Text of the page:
Big rain north of Hughenden

Rain excitement north of Hughenden tempered by deficit in south

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Heavy rain on Sunday brought an instant waterfall to creeks on Fairlight Station north of Hughenden. The water eventually runs into the Flinders River. Pictures - Courtney McArthur.

Heavy rain on Sunday brought an instant waterfall to creeks on Fairlight Station north of Hughenden. The water eventually runs into the Flinders River. Pictures - Courtney McArthur.

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Up to 300mm of rain has been recorded in places north of Hughenden and Prairie in the last week, with isolated storm cells resulting in flash flooding in parts.

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Up to 300mm of rain has been recorded in places north of Hughenden and Prairie in the last week, with isolated storm cells resulting in flash flooding in parts.

Despite that, an area to the south of Hughenden remains in a rain shadow, with a number of properties recording between 20-30mm total in the same timeframe.

Among those experiencing 300mm at the homestead were Brett and Sharon Forse, who have lived at Blantyre north of Praire for 13 years.

They said it had been too wet and too much of the road had washed away for them to be able to get to the northern end of their property.

"We seem to be in a pocket," Sharon Forse said.

"My husband has been for a fly in a helicopter and we've opened a couple of fences up.

"There's not much else we can do but we're lucky we have sand ridges that cattle can get onto.

"We're much more fortunate than those on black soil flats when it comes to this much rain."

Paddocks on Fairlight Station north of Hughenden were drenched after weekend rain.

Paddocks on Fairlight Station north of Hughenden were drenched after weekend rain.

Ms Forse said they knew they would have fence and road damage but the people their hearts went out to were those to the south who were still waiting for decent rain.

Even a close neighbour, Kirby Smith at Spring Hill, had rain that varied from 55mm to 250mm.

"I've been under a few showers, it was a pleasant surprise," he said. "It wasn't so heavy Torrens Creek way."

Mr Smith said floodwaters in Bullock Creek had been higher last week than they had been during the 2019 monsoon event, but only for a short period.

"It was like a big wave coming down," was how he described it, adding that getting a large amount of rain in one fall meant a lot of it ran off.

"Steady rain would do us more good but we're not complaining," he said.

Tanya and Mike Murphy are 160km north of Hughenden on the Hann Highway at Maiden Springs and have had 150mm total, with 74mm falling on Sunday night.

"It was a bit slow coming but thankfully it's happening," Ms Murphy said.

"We were very dry before this - we'd trucked 600 head to a feedlot, and the cattle were rapidly going through the lick.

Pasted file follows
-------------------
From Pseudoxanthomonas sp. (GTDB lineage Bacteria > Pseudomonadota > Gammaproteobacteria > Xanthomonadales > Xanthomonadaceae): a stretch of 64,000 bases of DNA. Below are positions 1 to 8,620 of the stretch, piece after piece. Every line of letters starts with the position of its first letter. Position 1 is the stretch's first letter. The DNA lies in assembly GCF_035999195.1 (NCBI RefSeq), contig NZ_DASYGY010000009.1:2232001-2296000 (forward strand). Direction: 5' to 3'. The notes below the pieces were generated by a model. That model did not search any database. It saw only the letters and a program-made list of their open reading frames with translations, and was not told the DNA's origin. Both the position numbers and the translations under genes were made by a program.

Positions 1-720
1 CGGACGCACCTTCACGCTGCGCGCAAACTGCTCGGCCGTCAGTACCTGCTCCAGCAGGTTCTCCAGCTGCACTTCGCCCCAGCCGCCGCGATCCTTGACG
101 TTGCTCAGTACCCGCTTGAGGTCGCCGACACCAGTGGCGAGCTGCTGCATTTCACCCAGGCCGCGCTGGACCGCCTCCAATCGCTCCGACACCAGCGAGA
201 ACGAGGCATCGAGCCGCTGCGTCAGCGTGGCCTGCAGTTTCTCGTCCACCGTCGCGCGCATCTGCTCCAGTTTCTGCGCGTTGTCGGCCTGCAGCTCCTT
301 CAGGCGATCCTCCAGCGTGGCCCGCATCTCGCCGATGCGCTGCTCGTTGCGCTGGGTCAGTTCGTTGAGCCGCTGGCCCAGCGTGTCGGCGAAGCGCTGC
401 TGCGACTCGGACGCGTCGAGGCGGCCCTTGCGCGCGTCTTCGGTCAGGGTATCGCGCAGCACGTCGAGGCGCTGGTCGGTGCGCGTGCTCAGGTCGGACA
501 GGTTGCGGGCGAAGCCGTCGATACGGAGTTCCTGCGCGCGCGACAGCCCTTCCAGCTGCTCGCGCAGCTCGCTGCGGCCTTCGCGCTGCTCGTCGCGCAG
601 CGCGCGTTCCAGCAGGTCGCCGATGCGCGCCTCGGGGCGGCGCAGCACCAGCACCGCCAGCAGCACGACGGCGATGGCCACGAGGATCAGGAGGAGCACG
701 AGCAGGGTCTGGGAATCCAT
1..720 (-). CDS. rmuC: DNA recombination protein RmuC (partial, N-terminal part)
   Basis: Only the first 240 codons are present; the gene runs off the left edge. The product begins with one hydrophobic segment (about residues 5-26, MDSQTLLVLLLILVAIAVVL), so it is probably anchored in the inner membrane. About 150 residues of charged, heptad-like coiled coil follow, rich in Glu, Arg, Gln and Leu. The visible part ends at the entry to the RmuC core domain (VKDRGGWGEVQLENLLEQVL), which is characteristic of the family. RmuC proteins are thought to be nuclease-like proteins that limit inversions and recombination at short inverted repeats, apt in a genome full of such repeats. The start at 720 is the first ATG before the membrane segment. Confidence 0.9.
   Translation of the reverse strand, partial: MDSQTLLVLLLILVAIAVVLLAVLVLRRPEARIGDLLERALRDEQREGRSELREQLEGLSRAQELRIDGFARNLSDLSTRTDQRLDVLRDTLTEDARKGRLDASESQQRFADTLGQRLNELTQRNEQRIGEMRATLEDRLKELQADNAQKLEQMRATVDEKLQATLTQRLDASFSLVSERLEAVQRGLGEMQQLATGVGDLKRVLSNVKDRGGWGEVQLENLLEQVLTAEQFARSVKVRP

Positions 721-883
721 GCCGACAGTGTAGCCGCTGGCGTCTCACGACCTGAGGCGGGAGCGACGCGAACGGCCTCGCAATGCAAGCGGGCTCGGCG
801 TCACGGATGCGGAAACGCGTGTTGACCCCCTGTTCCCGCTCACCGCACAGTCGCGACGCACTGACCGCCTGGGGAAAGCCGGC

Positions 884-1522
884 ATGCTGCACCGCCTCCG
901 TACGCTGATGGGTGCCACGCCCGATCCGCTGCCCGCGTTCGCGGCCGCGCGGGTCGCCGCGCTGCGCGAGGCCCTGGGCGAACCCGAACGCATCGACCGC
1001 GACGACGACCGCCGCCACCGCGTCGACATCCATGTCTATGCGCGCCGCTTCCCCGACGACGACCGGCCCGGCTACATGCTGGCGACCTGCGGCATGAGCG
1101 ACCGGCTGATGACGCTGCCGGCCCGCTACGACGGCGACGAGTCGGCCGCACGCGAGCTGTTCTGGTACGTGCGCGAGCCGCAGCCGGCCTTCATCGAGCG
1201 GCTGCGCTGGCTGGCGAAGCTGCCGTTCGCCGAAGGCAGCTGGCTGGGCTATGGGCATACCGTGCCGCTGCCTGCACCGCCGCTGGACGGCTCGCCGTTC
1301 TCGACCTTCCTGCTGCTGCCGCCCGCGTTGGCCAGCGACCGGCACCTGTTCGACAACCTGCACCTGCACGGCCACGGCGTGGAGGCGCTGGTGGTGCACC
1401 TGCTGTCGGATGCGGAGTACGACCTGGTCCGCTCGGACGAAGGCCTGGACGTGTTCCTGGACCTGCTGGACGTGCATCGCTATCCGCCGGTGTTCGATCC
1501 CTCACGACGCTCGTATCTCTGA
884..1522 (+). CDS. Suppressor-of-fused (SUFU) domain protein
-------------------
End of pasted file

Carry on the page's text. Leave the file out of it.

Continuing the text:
"It's still very patchy though - I was talking to a Forsyth friend who has only had 7mm."

At Fairlight, also north of Hughenden, Courtney McArthur who is managing the property with husband Will McArthur for Lloyd and Zabby Appleton, measured up to 293mm since last Wednesday.

Localised flooding at the Fairlight homestead on Sunday.

Localised flooding at the Fairlight homestead on Sunday.

Emphasising the storm-like nature of the system, some paddocks had received 100mm while two dams on the property have been filled and another two had no run-off at all.

Ms McArthur's parents, Peter and Marie Atkinson at Barragunda, south of Hughenden, have so far recorded only 20mm of rain.

Another still waiting for decent falls is Colin Delahunty at Rockwood, who said 80 per cent of his property south of Hughenden had between 20-30mm last week.

"Eversleigh had 50mm. It will start some grass growing but not a lot, so I'm still waiting," Mr Delahunty said.

He recorded a grand total of 225mm in 2019, 42mm being his biggest fall, and has had cattle on agistment for six years.

"This is even bigger than the Federation drought, going on our records - we've got 10pc of our herd left," Mr Delahunty said. "I won't be complaining if the weather hangs around."

Storms to continue

The Bureau of Meteorology has predicted showers with some heavy thunderstorms for the rest of the week, thanks to a tropical low pressure system over the north eastern Northern Territory near the Queensland border moving slowly north towards the Gulf of Carpentaria.

It said a monsoon trough was extending from the low towards the coast near Townsville and the trough would strengthen during Monday with heavy falls likely near the trough.

Moist and unstable air through most of central, northern and south western Queensland would support shower and thunderstorm activity and at 3.05pm on Monday a severe thunderstorm warning was issued for people in parts of the northern goldfields and upper Flinders and central west forecast districts.

Severe thunderstorms are likely to produce heavy rainfall that may lead to flash flooding in the warning area over the next several hours.

Locations which may be affected include Winton, Hughenden, Richmond, Pentland, Muttaburra and Stamford.

Between noon and 3pm on Monday, 62mm of rain had fallen at Winton.

The story Big rain north of Hughenden first appeared on Queensland Country Life.

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